Now, if you’ve been paying any attention to us at all, you’ll know we love a round boy (and girl). And when it comes to round breeds, one stands supreme–the bichon frise (pronounced BEE-shawn FREE-say). In recent years, they’ve become increasingly popular, especially online where their enviable haircuts regularly go viral. So it feels a good time to give the breed its own moment in the spotlight.
Popularity on Instagram aside, these guys are so cute and fluff you’d be forgiven for mistaking them for a soft toy. But it’s not just their little black noses and powder-puff coats that have us picturing a plush animal, their personality is equally dreamy. In fact, they’re so loving and chill they literally inspired the French word bichonner, which means, “to pamper”. To be fair, how could you not?
History of the Bichon Frise
Despite now being the current kings and queens of Instagram, these guys have a history stretching back to the Middle Ages (if not before). While they’re often being thought of as a French breed, the bichon frise may have originated in the Canary Islands or the Mediterranean, with sailors bringing them back to Europe as pets in the 14th century.
However they got there, their sweet personalities and great looks quickly made them popular with European nobility. They were common sights in the English, French, and Spanish courts and often featured in royal portraits by famous artists like Goya.
But by the turn of the 18th century their footing as a high-end fashion accessory started to slip, and they became more popular with regular (not royal) people. Being very smart, good at picking up tricks, and happy around crowds, many were used as circus dogs.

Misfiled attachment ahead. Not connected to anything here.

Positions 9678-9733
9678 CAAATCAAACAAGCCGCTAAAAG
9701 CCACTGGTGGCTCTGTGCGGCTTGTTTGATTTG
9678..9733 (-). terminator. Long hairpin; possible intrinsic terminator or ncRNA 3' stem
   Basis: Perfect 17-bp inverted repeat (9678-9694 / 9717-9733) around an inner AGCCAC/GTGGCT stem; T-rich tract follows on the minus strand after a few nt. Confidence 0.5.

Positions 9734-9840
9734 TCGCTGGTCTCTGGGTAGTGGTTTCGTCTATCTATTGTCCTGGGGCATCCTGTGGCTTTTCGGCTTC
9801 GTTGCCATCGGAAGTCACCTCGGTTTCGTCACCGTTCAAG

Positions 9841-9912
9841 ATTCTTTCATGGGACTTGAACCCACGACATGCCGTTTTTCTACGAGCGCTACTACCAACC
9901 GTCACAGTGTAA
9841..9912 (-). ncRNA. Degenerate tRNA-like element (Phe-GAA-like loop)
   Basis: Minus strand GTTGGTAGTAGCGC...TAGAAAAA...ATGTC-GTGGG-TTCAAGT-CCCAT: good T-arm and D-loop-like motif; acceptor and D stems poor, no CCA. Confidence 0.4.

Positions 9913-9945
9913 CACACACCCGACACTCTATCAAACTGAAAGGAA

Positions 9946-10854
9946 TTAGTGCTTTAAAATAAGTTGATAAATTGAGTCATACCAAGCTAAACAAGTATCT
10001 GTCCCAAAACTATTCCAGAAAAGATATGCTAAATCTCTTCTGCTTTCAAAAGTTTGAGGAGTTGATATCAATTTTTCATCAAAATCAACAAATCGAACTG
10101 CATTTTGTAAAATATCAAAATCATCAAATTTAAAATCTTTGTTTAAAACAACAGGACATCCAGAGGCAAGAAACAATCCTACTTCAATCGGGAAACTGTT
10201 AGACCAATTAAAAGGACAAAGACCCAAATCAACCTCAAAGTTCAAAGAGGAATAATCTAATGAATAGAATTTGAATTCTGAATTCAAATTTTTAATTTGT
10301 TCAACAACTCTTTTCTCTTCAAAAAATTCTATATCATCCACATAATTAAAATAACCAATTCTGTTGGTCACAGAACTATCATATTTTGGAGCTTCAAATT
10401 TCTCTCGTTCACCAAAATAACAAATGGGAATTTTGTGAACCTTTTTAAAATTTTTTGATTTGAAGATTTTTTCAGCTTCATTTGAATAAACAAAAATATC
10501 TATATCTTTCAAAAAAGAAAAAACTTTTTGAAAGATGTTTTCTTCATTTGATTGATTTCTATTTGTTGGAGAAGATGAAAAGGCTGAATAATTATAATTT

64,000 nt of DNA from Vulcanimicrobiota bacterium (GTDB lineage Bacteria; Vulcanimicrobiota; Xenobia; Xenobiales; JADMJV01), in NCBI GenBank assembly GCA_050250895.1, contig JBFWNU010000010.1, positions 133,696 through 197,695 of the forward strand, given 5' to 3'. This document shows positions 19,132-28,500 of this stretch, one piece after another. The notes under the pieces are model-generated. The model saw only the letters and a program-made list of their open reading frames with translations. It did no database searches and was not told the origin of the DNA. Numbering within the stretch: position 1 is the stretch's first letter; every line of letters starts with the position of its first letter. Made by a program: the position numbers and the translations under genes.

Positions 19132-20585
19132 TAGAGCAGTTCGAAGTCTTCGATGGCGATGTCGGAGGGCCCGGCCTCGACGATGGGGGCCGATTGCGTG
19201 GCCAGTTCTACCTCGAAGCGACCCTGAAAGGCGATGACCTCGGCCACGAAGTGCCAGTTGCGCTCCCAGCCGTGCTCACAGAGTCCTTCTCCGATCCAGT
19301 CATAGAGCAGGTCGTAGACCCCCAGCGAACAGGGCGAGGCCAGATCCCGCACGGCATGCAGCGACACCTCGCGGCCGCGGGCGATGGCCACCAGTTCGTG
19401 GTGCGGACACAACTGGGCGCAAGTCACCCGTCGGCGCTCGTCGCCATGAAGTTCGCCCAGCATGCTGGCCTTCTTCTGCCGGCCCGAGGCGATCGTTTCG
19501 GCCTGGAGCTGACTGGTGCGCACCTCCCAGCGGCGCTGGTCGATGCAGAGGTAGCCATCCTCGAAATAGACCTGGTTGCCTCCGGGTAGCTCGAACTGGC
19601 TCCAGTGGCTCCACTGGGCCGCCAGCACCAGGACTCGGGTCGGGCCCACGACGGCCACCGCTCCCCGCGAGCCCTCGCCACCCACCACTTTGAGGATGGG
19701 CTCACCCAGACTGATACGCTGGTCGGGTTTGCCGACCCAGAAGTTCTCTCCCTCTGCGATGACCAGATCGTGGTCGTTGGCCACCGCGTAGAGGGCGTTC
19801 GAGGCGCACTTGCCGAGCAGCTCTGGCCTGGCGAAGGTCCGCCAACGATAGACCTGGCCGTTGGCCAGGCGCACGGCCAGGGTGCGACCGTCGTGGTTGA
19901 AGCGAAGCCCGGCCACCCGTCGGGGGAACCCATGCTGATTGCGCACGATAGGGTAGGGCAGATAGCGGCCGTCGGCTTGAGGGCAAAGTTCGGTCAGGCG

Things picked up again in the years after the First World War when American servicemen took a liking to them when serving in France, causing breeding to pick up and some dogs even returning home with them.
Bichon Frise Appearance
Being a toy breed, they tend to weigh in between three to six kilograms. With that famous coat coming in white, buff, cream, apricot, and gray.
Around 12 to 15 years.
What You’ll Love about a Bichon Frise
Low maintenance personality: The bichon frise is a great all-rounder, one-stop dog. They’re loving, quiet, enthusiastic, easy-going, fun, kid and pet-friendly, trainable, and only require moderate exercise. They’d fit in with most families
Smart: As their circus history suggests they’re quick to train and pick up tricks. They also love being the centre of attention.
Loving: Yes, we’re repeating ourselves but we want to stress this. They’re seriously so sweet and affectionate with family, friends, strangers, kids, and other dogs.
What You Might Find “Challenging”
High maintenance coat: Their fur is as fussy as they are laid back. So they need regular bathing, and should be taken to a professional groomer every few months. On the upside, the barely shed, are hypoallergenic, and don’t really drool.
Not very independent: A bichon frise tends to love their families so much they struggle to be separated. So they’re not a great breed if you spend a lot of time away from home and can’t take them with you.
Common Health Issues for a Bichon Frise
Patella luxation and hip dysplasia: Like many small dogs they can have issues with their joints dislocating.
Sensitivities: Many bichon frise experience watery eyes and have skin sensitivities–especially to fleabites and food allergies. Their floppy ears can also be prone to infections if they’re not regularly cleaned and dried fully.
But in general, they’re a pretty healthy breed.